A provocative take on politics and culture from a skeptical, libertarian point of view

Location: Long Island, New York, United States

Monday, June 04, 2007

A Novel About Slavery

I just finished the novel A Known World by Edward P. Jones which examines freed blacks who owned slaves in the South before the Civil War. Set in the fictional town and county of Manchester, Virginia it focuses on Henry Townsend, who was redeemed from slavery but remains mentally enthralled by his former master, William Robbins. The richest man in the county, Robbins mentors him in the ways of planters and slaveowners.

There is a scene which would be intensely cinematic. Henry's father, Augustus, bought him out of slavery. Henry visits his parents and mentions that he has purchased his first slave. His father is enraged and bids him depart. Augustus swore that no slaveowner would set foot on his property. Before Henry leaves, Augustus takes one of the ornately carved canes with African influence that he makes for a living. He brings it down on his son's shoulder. "That is what it feels like to be a slave." The son seizes the cane and snaps it in half. "That is what it feels like to be a master."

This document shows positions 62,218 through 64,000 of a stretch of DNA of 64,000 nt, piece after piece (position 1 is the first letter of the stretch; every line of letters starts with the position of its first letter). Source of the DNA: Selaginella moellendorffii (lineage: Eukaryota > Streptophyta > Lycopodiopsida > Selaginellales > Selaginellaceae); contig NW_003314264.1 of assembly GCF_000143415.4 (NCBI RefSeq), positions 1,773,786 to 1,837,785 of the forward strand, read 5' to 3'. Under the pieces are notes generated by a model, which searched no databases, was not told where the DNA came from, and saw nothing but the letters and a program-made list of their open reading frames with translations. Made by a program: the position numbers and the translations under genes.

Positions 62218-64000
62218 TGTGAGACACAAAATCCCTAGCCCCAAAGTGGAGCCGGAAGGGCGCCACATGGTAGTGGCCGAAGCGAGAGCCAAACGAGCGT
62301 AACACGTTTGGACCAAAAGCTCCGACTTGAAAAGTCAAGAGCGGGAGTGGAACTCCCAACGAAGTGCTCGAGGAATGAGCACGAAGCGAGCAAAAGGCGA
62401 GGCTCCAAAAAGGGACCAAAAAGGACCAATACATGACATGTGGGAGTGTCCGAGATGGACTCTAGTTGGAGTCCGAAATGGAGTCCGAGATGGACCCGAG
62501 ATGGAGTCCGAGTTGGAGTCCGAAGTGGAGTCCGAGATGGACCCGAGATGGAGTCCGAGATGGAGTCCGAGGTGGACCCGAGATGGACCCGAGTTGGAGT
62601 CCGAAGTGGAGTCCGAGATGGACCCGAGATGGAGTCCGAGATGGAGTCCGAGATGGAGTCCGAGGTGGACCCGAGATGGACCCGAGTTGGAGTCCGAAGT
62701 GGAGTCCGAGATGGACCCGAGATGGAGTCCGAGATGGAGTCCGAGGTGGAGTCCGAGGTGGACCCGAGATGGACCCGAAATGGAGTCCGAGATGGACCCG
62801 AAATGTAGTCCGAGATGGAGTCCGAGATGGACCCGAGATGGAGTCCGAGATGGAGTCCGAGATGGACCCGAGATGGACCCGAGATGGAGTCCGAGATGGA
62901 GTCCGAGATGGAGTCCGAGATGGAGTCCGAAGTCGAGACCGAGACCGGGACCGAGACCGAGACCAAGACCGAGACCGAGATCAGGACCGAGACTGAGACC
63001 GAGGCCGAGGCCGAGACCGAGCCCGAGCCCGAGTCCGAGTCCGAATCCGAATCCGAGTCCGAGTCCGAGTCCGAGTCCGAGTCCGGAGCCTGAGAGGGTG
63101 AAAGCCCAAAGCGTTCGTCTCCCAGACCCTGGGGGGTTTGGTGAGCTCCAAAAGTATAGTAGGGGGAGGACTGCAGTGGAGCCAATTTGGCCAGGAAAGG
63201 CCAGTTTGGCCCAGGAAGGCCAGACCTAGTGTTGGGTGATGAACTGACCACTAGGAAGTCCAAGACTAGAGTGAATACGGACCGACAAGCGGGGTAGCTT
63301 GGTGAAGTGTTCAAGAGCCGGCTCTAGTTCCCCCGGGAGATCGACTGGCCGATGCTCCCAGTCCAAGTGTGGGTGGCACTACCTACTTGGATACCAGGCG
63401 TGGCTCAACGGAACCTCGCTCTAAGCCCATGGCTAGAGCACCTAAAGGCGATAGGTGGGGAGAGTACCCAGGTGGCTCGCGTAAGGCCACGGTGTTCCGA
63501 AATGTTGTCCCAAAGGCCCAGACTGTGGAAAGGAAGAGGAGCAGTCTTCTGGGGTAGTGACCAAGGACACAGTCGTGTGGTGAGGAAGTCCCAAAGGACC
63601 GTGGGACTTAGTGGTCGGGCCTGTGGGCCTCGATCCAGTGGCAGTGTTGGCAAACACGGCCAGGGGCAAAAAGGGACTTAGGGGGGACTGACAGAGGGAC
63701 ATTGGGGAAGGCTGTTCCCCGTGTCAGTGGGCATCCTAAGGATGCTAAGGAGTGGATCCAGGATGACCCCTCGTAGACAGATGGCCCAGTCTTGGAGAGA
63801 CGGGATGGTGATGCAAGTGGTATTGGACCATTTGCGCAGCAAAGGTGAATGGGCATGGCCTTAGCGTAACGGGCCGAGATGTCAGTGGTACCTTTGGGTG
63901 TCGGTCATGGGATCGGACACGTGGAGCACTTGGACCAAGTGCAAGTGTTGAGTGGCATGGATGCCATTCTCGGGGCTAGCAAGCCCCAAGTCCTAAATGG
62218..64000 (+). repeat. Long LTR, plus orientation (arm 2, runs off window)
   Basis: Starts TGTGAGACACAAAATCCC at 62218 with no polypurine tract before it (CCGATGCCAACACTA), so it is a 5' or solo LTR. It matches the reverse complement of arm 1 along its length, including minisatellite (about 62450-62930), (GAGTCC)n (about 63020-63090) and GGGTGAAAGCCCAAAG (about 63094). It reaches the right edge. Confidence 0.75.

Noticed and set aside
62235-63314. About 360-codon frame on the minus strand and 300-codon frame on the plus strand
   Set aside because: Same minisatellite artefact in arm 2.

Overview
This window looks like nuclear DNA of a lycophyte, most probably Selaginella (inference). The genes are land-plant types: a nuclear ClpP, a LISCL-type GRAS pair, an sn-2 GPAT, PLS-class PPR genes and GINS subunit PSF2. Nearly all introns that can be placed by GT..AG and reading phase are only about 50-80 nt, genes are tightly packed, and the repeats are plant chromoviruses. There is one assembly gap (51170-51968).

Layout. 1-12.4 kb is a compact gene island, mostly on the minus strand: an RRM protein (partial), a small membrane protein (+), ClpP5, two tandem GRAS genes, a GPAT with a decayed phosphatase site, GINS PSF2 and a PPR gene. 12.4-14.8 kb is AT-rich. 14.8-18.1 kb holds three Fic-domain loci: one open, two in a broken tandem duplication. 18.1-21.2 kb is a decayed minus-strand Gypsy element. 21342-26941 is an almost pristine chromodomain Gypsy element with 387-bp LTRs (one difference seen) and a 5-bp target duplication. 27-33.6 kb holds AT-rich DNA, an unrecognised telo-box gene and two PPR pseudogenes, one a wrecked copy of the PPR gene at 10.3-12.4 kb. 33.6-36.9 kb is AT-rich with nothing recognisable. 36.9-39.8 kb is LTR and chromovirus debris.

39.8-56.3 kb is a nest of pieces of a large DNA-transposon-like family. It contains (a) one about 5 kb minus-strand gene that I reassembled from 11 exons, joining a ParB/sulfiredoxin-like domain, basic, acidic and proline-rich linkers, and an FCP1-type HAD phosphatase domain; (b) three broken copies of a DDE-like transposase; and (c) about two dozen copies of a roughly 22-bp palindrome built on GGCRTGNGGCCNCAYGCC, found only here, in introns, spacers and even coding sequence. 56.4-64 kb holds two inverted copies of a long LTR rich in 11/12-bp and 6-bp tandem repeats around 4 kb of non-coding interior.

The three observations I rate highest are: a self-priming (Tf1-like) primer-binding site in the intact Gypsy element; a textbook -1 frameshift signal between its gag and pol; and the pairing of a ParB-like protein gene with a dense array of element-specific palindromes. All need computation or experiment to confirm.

The novel is interesting and the characters develop naturally. I found somewhat annoying the jumping back and forth in time, although I understand Jones's view that slavery affected the decades and century which followed its demise.

It is worth reading.

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